Prophecy As Related To The “Eastern Question” -- By: George F. Herrick

Journal: Bibliotheca Sacra
Volume: BSAC 027:106 (Apr 1870)
Article: Prophecy As Related To The “Eastern Question”
Author: George F. Herrick


Prophecy As Related To The “Eastern Question”

Rev. George F. Herrick

The Turkish capital is one of the great centres of the world’s political and religious strife. And although now, for more than a decade of centuries, the interest of the historic drama — national, philosophical, and religious—has been moving westward from the old world centres; yet one looking out from this point of observation cannot fail to see that the near future is sure to startle the apathetic Oriental in all these lands with most important events in both church and state. To a Christian mind the interest in all these passing and prospective movements concerns their relation and significance with reference to the coming of the kingdom of Christ, the establishment of the civitas Dei on the earth.

It is generally acknowledged that this generation is witnessing the fulfilment of some of the more remarkable and interesting prophecies of the book of Revelation. The states of Southern and Southeastern Europe are undergoing marvellous changes. The day of papal supremacy in national affairs is long since past; its influence even is well-nigh gone. What a contrast is Pius IX. in 1869, in respect of European influence, to Hildebrand in the latter part of the eleventh century, or to Innocent III. in the beginning of the thirteenth!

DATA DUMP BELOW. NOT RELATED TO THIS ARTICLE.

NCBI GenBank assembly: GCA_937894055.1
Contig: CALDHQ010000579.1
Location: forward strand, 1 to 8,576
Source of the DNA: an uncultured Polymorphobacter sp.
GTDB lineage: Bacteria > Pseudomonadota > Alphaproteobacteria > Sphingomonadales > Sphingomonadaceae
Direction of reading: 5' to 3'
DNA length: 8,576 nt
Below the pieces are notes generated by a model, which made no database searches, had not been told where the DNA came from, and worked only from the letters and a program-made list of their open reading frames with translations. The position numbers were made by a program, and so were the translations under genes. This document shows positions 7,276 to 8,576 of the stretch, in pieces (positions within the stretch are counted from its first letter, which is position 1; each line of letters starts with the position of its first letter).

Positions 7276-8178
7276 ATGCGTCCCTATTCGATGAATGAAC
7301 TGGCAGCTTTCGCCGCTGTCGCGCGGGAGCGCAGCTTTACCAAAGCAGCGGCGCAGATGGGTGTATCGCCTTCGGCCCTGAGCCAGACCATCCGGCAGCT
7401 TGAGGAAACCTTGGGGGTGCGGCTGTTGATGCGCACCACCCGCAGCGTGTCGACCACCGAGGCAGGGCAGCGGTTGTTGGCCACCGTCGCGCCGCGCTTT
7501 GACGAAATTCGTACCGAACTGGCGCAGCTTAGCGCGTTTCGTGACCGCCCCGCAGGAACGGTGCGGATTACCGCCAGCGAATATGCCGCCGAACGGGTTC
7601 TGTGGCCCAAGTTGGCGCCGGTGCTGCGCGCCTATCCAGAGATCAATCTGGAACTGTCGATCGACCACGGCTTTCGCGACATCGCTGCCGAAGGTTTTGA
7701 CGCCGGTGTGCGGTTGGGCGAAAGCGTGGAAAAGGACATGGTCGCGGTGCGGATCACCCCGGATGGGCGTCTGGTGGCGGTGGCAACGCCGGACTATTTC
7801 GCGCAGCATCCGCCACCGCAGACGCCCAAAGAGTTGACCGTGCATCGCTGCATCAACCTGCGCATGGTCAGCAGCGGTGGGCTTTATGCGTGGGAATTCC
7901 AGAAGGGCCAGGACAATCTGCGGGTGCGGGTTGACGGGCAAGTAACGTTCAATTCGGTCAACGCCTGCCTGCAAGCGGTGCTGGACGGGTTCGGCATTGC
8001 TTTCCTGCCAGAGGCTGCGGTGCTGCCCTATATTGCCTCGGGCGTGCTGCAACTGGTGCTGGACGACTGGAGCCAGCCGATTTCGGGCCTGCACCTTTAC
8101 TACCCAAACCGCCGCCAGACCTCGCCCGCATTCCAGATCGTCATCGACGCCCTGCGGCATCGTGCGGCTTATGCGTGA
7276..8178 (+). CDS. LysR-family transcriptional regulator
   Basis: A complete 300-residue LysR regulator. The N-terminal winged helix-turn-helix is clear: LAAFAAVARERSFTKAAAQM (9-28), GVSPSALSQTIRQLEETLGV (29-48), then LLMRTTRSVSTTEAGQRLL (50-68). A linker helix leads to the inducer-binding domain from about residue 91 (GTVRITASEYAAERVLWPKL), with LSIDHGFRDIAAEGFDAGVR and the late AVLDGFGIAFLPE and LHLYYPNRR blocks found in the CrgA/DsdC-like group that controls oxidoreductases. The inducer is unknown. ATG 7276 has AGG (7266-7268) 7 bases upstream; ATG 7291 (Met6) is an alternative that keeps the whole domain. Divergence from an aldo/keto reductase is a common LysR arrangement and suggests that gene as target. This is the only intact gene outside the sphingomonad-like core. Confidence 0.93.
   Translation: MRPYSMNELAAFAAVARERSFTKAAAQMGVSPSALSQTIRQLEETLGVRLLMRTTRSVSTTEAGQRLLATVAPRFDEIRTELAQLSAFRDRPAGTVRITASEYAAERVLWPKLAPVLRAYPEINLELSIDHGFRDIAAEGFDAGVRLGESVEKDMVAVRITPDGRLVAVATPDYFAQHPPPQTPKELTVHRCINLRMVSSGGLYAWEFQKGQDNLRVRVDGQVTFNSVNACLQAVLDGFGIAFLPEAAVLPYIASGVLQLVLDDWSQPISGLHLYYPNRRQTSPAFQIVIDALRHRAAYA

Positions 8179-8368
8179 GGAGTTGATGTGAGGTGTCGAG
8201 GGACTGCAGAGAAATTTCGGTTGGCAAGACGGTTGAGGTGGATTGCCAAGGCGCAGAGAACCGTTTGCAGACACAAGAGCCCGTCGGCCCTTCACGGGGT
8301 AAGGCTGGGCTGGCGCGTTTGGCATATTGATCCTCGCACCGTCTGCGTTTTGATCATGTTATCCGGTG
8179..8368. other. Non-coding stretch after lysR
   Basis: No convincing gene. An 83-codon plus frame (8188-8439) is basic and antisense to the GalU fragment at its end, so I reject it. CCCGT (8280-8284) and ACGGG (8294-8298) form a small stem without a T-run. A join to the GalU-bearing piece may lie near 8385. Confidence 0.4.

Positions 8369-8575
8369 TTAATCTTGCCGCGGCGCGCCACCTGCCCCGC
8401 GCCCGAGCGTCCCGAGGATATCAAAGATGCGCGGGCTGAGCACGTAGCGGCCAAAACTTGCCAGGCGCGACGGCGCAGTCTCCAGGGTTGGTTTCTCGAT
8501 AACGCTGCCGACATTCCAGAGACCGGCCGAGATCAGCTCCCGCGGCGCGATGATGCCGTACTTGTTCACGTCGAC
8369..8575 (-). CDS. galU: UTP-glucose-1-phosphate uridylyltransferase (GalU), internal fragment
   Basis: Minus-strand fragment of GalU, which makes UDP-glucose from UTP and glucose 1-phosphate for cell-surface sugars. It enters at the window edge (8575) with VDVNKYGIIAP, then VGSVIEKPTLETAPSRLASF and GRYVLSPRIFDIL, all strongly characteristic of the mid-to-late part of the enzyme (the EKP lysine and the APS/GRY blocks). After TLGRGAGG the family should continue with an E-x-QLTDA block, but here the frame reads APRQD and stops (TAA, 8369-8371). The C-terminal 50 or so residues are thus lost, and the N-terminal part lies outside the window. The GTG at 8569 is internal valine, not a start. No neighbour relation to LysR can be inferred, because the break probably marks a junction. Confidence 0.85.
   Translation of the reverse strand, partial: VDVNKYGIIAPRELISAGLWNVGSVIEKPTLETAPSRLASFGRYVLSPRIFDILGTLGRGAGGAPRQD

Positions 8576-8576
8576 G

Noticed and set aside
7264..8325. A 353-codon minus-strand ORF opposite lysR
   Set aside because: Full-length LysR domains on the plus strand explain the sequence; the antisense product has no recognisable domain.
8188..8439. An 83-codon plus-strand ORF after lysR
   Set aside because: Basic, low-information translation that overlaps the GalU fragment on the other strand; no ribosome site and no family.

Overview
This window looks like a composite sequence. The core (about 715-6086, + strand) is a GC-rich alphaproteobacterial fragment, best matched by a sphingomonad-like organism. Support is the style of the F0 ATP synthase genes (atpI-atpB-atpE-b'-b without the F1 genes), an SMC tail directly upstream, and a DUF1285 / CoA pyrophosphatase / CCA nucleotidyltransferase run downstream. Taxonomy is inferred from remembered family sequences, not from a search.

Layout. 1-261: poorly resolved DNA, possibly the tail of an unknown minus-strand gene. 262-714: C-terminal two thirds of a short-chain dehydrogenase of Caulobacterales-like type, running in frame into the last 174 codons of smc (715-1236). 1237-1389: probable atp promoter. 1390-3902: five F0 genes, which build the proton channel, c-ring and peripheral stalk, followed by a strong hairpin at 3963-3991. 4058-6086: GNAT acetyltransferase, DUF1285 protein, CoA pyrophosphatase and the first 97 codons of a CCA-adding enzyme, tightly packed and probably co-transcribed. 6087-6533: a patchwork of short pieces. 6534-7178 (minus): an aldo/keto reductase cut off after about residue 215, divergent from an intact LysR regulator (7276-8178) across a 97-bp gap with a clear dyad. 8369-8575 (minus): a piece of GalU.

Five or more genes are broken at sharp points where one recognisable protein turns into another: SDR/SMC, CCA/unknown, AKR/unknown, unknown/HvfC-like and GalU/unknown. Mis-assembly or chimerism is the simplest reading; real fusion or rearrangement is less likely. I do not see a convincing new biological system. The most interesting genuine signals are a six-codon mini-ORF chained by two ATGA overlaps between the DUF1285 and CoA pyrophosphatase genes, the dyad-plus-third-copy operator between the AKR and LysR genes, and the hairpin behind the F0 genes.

Believing the positions and arguments and historical interpretations of Mr. Barnes, in his “Notes on the Book of Revelation,” as related to the Papacy, to be well established in general, and in most of the important particulars also, some suggestions are here ventured in explanation of the purport of prophecies less elucidated and less discussed, which relate to nations of the East and the spread and

triumph of the gospel among them, “That the way of the kings of the East may be prepared.”1

It is proper that the reasons for dissent from the common opinion, held also by Mr. Barnes — that Mohammed himself and the religion he founded are referred to in the term “false prophet” in the Revelation — should be given here. While there is no question that the Mohammedan power is, under different forms, Saracenic and Turkish, separately and distinctly referred to, there are strong, and to us decisive, reasons for believing that the faith of Islam as a religion, or its founder, is nowhere mentioned or distinctly referred to in our scriptures.

1. The presumption is against the popular view. What we may term the usage of scripture is opposed to the interpretation which applies the term “false prophet” in the Revelation to Mohammed.

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